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Intelligent insulin to prevent hypoglycaemia

The new insulin was developed by researchers at the University of California in the United States and published its findings in the latest issue of Proceedings of the National Academy of Sciences.

Insulin is a hormone that the body naturally produces in the pancreas and helps the body regulate glucose, which is consumed through food and gives energy to the body.

Diabetes occurs when the body does not produce a naturally occurring insulin, such as type 1 diabetes, or does not produce it as efficiently as in type 2 diabetes. In both cases, a regular dose of insulin is prescribed to treat a disease affecting more than 400 million people worldwide .

Generally, people who need insulin are used to monitor glucose glucose levels in a glucose meter or in a continuous glucose control system, and then calculate the dose of insulin accordingly.

In addition, it is common to limit the intake of carbohydrates to maintain a normal blood sugar level, which is prone to human error that can have serious consequences.

Insulin overdosage can cause hypoglycaemia, when blood sugar is too low, and can lead to coma or death in extreme cases.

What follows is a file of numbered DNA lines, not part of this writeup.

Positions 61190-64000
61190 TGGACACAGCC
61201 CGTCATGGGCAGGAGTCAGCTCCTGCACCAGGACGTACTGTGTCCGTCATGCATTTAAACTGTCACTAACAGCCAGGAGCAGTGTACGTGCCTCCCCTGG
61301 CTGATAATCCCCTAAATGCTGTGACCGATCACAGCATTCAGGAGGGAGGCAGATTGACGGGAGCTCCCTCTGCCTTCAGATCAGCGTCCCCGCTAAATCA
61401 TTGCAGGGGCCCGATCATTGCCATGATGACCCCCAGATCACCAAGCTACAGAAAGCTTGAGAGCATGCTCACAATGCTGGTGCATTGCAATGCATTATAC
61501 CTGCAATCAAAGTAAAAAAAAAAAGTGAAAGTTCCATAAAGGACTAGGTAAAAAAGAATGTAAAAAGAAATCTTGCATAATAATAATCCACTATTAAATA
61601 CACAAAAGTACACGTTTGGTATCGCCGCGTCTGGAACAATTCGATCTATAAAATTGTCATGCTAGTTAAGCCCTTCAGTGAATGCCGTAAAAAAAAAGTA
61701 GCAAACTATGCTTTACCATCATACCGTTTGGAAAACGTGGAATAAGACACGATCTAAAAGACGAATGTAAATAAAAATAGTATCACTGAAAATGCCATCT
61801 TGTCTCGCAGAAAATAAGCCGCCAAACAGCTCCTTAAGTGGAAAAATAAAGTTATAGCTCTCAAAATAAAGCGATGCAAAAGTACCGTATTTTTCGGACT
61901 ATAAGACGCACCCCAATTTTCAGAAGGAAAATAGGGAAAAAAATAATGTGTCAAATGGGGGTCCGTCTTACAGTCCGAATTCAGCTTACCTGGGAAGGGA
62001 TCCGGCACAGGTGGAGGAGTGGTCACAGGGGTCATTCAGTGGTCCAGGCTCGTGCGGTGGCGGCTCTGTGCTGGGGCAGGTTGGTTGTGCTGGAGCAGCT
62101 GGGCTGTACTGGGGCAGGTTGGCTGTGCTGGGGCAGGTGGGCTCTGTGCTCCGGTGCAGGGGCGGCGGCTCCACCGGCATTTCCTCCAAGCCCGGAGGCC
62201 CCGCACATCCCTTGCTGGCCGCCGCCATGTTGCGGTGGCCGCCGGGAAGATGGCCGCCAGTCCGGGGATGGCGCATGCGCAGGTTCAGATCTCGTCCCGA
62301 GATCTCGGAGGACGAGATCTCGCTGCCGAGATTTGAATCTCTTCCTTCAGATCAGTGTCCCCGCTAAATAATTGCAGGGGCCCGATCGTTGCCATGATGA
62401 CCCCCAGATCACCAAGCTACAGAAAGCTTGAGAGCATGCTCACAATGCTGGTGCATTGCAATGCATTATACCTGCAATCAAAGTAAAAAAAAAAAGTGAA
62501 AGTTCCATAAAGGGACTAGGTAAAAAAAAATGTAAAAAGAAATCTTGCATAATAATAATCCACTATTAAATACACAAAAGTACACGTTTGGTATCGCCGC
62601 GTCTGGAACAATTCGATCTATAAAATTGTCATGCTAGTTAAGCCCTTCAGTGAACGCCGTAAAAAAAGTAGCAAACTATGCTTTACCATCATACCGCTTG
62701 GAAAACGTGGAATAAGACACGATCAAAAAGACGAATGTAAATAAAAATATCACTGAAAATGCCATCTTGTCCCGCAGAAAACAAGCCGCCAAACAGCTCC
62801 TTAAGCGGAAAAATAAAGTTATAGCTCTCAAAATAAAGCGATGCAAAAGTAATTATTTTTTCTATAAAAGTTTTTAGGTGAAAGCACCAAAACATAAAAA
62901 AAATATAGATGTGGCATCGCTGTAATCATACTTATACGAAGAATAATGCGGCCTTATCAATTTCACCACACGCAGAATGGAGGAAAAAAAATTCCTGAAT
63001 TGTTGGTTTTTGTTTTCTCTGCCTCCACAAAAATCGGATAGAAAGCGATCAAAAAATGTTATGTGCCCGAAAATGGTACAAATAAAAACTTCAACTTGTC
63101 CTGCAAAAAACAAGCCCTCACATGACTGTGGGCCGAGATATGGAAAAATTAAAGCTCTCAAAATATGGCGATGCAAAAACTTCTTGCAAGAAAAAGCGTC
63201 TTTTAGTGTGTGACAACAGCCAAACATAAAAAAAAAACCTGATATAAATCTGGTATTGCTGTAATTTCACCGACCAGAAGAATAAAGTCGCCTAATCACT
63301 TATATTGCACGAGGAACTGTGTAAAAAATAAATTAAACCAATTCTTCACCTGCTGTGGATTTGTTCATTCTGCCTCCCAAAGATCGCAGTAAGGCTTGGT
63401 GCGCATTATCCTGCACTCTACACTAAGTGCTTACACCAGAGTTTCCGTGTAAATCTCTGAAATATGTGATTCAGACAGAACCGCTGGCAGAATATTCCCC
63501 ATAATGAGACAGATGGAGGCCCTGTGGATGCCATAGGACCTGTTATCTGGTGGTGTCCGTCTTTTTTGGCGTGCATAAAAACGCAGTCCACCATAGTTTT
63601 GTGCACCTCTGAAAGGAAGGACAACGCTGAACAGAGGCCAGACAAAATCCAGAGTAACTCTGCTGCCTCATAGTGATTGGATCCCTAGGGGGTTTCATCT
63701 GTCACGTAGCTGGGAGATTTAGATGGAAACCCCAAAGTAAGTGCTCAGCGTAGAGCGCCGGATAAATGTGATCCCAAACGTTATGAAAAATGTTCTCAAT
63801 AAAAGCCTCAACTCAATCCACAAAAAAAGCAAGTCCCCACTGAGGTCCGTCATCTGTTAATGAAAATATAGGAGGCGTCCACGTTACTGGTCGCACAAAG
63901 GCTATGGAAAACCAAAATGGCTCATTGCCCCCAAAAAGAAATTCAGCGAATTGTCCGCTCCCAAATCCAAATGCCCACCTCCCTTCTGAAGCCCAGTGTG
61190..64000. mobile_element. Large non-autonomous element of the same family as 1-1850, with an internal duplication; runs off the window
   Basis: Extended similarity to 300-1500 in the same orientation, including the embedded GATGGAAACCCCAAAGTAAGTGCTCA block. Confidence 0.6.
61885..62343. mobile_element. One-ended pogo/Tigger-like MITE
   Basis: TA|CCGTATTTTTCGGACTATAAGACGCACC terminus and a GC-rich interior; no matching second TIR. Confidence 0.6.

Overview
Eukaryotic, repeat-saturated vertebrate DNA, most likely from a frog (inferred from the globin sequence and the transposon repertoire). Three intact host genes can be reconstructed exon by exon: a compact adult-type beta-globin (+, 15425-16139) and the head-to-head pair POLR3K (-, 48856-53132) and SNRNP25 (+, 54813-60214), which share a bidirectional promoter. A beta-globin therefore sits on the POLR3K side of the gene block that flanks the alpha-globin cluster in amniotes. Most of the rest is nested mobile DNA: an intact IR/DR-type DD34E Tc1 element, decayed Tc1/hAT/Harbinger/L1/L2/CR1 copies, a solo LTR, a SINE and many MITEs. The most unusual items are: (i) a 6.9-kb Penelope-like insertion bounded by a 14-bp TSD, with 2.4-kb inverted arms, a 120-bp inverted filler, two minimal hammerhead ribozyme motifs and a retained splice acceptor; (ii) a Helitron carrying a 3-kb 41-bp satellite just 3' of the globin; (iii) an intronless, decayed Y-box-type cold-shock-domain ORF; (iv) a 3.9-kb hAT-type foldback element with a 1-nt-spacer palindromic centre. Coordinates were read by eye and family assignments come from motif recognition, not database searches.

In order to avoid this problem, the team has developed a kind of "intelligent" insulin called i-insulin, which can prevent a significant decrease in blood sugar levels.

To be different from conventional insulin, the research team added an additional molecule to a new intelligent insulin called a glucose transfer inhibitor, which controls the level of glucose in the cells and does not allow them to significantly decrease.

"Our new insulin functions as a smart switch that allows glucose to enter the cell, but prevents glucose from entering high blood cells when blood sugar is normal, which keeps blood sugar levels at normal levels and reduces risk," says Dr. Chen Ju, leader of the research team. Hypoglycaemia ".

"This insulin can also quickly respond to high glucose levels, for example, after a meal, when glucose levels rise."

Intelligent insulin was tested in mice with Type 1 diabetes and managed to control normal glucose levels up to 10 hours after injection of a new insulin dose.

He noted that the next step is the continuation of the evaluation of the new insulin on animal models, before we move on to clinical trials on humans.

According to the World Health Organization, Type 2 diabetes occurs due to overweight and physical inactivity, and in time high blood sugar can increase the risk of heart disease, blindness, neurology and kidney failure.

In contrast, type 1 diabetes occurs when the body's immune system destroys cells that control blood sugar levels, most of which are in children.

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